Earlier this week, a middle-aged couple asked me to pray for them. Specifically, they wanted a prayer for their marriage “to be a sacrament.” I could tell they were Catholic because in the Catholic Church, holy matrimony is considered a sacrament. In the Episcopal Church, holy matrimony is considered a sacramental rite. The difference is a meaningful one, but not for the purposes of this spiritual reflection. Both sacraments and sacramental rites are understood to be outward signs of God’s grace in the lives of those who partake in them.
The sacramental nature of marriage is captured in the following prayer offered for a couple during their wedding: “Make their life together a sign of Christ’s love to this sinful and broken world, that unity may overcome estrangement, forgiveness heal guilt, and joy conquer despair. Amen.” (BCP, p. 429). So, that’s exactly what I prayed for this Catholic couple who had brought me one of the most inspiring prayer requests I’ve ever heard.
On the opposite end of the spectrum, some couples can be intimidated by this prayer. In a pre-marital counseling session, I once had a bride-to-be respond, “Say what? I can’t take on healing the world through my marriage. That’s crazy.” Well, that’s not exactly what this prayer is about.
It’s about the institution of marriage as an archetypal relationship of complete self-giving. Self-giving love and commitment and forgiveness that heals and overcomes the brokenness of sin. In other words, marriage is a sign of the very things Jesus offers to us – things that we are supposed to offer one another. The couple who had me pray for their marriage to be a sacrament wanted a prayer that they and their marriage would live up to this sign. They wanted their relationship to be a means, or channel, of God’s grace that would be a blessing to them and to others.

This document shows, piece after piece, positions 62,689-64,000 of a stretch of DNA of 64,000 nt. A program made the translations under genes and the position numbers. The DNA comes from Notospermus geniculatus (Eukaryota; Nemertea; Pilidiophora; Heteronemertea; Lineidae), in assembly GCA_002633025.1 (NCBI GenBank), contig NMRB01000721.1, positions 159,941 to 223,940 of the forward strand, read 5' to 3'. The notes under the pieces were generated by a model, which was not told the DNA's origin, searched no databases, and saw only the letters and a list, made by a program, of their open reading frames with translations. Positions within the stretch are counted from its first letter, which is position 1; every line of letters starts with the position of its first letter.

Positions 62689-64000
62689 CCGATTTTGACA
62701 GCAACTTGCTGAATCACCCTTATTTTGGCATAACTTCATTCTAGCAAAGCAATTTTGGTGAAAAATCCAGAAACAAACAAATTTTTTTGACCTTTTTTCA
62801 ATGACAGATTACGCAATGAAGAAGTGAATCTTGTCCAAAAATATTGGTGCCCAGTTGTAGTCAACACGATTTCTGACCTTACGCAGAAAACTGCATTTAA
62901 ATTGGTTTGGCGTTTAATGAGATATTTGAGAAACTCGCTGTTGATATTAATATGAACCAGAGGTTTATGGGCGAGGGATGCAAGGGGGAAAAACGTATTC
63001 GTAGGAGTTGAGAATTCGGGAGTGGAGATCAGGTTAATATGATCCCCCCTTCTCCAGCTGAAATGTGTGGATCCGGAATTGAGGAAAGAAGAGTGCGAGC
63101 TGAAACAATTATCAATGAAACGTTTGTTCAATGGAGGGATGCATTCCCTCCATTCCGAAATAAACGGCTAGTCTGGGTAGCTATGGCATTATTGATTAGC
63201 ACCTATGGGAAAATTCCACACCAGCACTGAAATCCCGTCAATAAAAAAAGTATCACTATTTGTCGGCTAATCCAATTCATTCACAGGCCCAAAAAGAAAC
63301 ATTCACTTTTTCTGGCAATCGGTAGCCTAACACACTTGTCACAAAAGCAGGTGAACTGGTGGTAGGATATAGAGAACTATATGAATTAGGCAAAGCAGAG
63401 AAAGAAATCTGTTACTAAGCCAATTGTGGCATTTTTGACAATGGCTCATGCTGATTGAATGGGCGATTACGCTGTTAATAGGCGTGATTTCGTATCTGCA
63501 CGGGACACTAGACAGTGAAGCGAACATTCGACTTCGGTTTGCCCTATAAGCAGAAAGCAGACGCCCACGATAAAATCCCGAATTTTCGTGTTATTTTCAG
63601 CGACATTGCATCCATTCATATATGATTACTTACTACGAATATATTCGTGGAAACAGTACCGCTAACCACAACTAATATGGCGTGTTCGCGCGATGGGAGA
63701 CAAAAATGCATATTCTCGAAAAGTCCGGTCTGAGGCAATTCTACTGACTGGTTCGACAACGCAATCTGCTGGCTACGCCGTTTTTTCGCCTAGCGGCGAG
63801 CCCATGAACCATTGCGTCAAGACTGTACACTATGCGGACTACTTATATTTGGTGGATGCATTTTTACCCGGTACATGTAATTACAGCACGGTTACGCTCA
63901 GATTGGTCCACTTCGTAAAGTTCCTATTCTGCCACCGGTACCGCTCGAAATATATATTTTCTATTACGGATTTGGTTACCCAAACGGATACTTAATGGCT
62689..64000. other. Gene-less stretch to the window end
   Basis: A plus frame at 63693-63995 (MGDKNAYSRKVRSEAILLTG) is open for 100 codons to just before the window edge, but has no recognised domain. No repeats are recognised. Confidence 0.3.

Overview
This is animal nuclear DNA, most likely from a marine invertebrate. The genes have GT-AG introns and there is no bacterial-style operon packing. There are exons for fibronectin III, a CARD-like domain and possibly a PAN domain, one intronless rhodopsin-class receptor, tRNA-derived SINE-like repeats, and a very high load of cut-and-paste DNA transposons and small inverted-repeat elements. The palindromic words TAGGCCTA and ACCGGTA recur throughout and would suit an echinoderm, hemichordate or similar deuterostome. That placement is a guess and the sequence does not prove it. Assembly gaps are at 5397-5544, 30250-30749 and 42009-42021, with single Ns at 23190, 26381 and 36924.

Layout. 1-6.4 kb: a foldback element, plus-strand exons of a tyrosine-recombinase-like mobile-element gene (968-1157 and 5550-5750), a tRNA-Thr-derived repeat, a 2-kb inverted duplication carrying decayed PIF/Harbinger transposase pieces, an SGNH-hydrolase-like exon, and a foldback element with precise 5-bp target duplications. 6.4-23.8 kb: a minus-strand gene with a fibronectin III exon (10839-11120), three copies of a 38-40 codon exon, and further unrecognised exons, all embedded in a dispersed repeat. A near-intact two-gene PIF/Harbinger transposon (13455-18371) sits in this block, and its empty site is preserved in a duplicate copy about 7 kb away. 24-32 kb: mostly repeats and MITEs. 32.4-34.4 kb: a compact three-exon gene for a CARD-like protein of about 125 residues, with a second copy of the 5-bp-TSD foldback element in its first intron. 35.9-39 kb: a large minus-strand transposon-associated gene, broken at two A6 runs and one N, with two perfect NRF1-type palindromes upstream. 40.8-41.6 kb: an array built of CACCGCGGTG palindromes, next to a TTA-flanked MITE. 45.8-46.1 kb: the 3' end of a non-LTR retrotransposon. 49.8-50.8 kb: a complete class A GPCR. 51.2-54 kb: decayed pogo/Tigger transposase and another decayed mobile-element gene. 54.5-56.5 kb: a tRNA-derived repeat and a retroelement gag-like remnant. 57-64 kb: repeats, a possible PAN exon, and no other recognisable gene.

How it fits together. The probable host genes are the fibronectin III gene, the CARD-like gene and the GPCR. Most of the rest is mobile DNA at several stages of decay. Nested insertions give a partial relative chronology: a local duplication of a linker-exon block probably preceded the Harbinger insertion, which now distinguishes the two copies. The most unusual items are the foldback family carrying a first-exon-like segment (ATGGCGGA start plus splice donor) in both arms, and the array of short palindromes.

We can say the same thing about the institution of family as well as the institution of the church. What is our purpose? To make our life together a sign of Christ’s love to this sinful and broken world. It all starts with relationship and how we treat one another. It starts with our shared life in this place. As we like to say about education and moral development, “It starts at home.”
In a few short weeks, we will have Homecoming Sunday on September 11. I hope you will save the date to celebrate our common life in Christ through an especially uplifting time in worship followed by brunch in the Assembly Hall. Fittingly, we’ll recognize new members who have decided to make Incarnation their church home.
We are a people united by God in Christ, seeking to love the Lord our God with heart, soul, mind and strength, and to love our neighbors as ourselves. This is a good time to embrace the sacramentality of our faith community. And it’s always a good time to pray:
“God, make the Church of the Incarnation a sign of Christ’s love to this sinful and broken world, that unity may overcome estrangement, forgiveness heal guilt, and joy conquer despair. Amen.”